The first eighteen of the Marine Corps’ new Amphibious Combat Vehicle arrived at Twentynine Palms, a Marine Corps’ base in San Bernardino, California, the Marine Corps Times reported. The Amphibious Combat Vehicle, known as the ACV, will replace the Corps’ older and iconic Amphibious Assault Vehicle, which has been in service for nearly 40 years.

The new ACV, manufactured by BAE Systems, differs in several ways from the Marine’s AAV. Unlike the legacy ship-to-shore troop transporter, the ACV opts for 8 large-diameter wheels rather than a tracked design. Though the USMC originally pushed against a wheeled design in favor of tracks, improvements to BAE’s design meant that the same level of off-road capability could be met via an 8-wheel drive design.

Surprisingly, the ACV appears to be slower in the water than the older AAV. BAE lists their ACV’s maximum speed as 6+ knots, or just under 7 miles per hour, whereas the AAV’s maximum speed in the water is 8.2 mph.

Both of these pale in comparison to China’s Type 05 amphibious fighting vehicle which is reported to reach speeds of 17+ mph on water thanks to a steeply-sloped retractable bow flap. It’s also more heavily armed than either the AAV or ACV in their current configurations. Depending on the variant, the Type 05 is armed with either a 30mm main gun or 105mm cannon.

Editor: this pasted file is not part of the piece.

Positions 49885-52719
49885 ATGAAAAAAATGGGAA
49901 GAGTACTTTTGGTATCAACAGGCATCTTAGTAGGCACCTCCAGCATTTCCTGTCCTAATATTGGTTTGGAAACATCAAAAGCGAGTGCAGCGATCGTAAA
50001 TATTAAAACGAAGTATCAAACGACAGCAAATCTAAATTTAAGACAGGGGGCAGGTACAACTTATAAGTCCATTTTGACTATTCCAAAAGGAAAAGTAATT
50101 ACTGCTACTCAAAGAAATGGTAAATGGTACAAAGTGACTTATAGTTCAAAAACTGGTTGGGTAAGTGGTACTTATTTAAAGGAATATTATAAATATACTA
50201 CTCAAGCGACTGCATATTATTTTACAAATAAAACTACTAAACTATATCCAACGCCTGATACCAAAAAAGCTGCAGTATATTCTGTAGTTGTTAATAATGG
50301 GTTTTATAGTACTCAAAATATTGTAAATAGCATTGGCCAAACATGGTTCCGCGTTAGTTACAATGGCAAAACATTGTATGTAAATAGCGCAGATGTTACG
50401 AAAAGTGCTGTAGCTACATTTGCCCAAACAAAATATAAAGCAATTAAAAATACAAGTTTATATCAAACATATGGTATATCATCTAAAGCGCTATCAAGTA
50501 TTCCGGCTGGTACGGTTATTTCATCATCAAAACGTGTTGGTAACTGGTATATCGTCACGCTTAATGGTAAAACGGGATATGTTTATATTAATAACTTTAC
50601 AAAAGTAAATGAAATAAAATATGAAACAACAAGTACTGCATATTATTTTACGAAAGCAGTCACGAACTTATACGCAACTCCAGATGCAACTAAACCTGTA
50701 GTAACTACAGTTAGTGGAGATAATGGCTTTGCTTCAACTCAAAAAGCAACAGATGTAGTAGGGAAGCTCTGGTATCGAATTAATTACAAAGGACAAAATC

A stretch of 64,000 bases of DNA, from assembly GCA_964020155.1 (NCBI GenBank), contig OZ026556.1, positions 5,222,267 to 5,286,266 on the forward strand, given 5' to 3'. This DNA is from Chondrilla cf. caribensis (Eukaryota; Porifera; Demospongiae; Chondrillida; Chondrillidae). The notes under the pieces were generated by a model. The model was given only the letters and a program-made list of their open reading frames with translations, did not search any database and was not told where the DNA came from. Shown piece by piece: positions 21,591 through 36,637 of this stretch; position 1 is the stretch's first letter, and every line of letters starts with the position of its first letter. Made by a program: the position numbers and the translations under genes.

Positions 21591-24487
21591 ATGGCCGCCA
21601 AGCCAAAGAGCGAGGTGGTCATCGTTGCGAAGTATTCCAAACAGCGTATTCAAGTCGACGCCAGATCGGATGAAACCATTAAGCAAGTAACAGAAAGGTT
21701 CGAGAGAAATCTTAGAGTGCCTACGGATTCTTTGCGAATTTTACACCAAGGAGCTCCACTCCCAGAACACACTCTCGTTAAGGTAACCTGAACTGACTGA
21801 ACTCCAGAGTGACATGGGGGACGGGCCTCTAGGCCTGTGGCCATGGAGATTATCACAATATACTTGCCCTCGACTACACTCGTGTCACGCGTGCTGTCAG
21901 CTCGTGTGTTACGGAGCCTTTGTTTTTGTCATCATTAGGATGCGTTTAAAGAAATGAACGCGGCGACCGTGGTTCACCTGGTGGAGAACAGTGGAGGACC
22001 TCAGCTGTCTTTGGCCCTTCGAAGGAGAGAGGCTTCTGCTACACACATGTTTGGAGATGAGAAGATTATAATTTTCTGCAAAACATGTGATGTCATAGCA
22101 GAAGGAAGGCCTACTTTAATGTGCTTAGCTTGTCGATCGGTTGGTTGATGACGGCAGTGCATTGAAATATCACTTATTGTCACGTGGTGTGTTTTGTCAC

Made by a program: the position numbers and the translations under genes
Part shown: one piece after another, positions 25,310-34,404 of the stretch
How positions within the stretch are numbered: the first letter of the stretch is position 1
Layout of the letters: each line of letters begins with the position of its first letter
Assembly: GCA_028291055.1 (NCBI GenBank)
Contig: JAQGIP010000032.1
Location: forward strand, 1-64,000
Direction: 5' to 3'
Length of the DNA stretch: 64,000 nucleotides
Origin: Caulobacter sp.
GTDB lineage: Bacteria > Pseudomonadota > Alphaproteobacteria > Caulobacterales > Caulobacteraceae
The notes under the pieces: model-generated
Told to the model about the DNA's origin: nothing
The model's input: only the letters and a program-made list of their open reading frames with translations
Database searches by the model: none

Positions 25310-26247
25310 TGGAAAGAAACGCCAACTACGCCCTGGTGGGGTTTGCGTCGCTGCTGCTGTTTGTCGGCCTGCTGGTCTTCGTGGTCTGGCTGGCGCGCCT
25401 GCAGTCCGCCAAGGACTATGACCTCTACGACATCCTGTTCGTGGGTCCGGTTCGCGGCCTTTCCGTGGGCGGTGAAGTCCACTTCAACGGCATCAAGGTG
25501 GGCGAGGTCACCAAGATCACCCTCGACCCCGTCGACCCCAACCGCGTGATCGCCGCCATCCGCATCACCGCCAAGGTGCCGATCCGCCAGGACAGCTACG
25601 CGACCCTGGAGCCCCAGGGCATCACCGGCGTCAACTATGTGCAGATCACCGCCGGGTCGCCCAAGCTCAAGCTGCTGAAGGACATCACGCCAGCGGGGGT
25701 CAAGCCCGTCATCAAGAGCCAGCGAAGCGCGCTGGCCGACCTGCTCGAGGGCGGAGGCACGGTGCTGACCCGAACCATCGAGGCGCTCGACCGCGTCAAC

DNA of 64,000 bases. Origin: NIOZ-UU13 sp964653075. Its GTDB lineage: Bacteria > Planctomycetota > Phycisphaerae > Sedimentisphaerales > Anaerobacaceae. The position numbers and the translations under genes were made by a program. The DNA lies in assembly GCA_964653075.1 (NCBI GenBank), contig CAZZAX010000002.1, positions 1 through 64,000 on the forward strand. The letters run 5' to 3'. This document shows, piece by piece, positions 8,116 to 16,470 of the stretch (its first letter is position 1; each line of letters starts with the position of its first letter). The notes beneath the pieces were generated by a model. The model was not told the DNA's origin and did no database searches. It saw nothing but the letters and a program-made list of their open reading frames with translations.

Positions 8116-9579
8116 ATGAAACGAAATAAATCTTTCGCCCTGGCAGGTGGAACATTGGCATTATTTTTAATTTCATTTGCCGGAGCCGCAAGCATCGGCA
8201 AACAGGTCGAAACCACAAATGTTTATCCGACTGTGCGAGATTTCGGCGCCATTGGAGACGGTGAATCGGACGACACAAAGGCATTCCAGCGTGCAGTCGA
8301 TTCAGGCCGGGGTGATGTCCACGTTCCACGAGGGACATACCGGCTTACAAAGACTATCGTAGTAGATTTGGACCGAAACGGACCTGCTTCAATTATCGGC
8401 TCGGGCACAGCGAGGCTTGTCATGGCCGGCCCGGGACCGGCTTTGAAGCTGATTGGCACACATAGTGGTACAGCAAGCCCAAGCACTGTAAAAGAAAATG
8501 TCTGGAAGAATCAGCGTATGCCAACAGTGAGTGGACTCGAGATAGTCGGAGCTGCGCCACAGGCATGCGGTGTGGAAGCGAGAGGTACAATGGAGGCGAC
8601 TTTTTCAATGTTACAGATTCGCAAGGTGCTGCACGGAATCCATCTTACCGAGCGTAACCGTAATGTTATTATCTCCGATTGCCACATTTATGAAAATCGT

Although the USMC expects all of the ACVs to be fielded next year will be the troop transport variant, there is also a project in the works to equip some ACVs with a powerful 30-millimeter cannon. The large gun is similar to the 30mm main gun that the Army is currently developing for their Stryker series of vehicles.

If successful, this would be an enormous firepower upgrade for the Marine Corps’ ship to shore capabilities. By comparison, the older AAV current armament, the .50 caliber heavy machine gun and a 40mm grenade launcher, do not offer the range or penetration power against armored targets that a 30mm main gun could. Currently, the Corps is also trying to up-gun their JLTV by mating a small 30mm main gun to the roof.

Although BAE’s ACV doesn’t necessarily offer a huge improvement in terms of speed in the water—arguable the most dangerous place for amphibious vehicles—it does have other features that make it more survivable on land, including a blast-mitigating troops’ seats and a blast-resistant hull, and possible a big firepower upgrade in the near future.

The ACV’s potential is expected to increase thanks to a design that BAE claims can integrate future technologies and weapon systems. What should be first on that list—speed in the water. Still, the ACV is an over-due improvement and will likely be a welcome addition to the Marine Corps.

Caleb Larson is a Defense Writer with The National Interest. He holds a Master of Public Policy and covers U.S. and Russian security, European defense issues, and German politics and culture.

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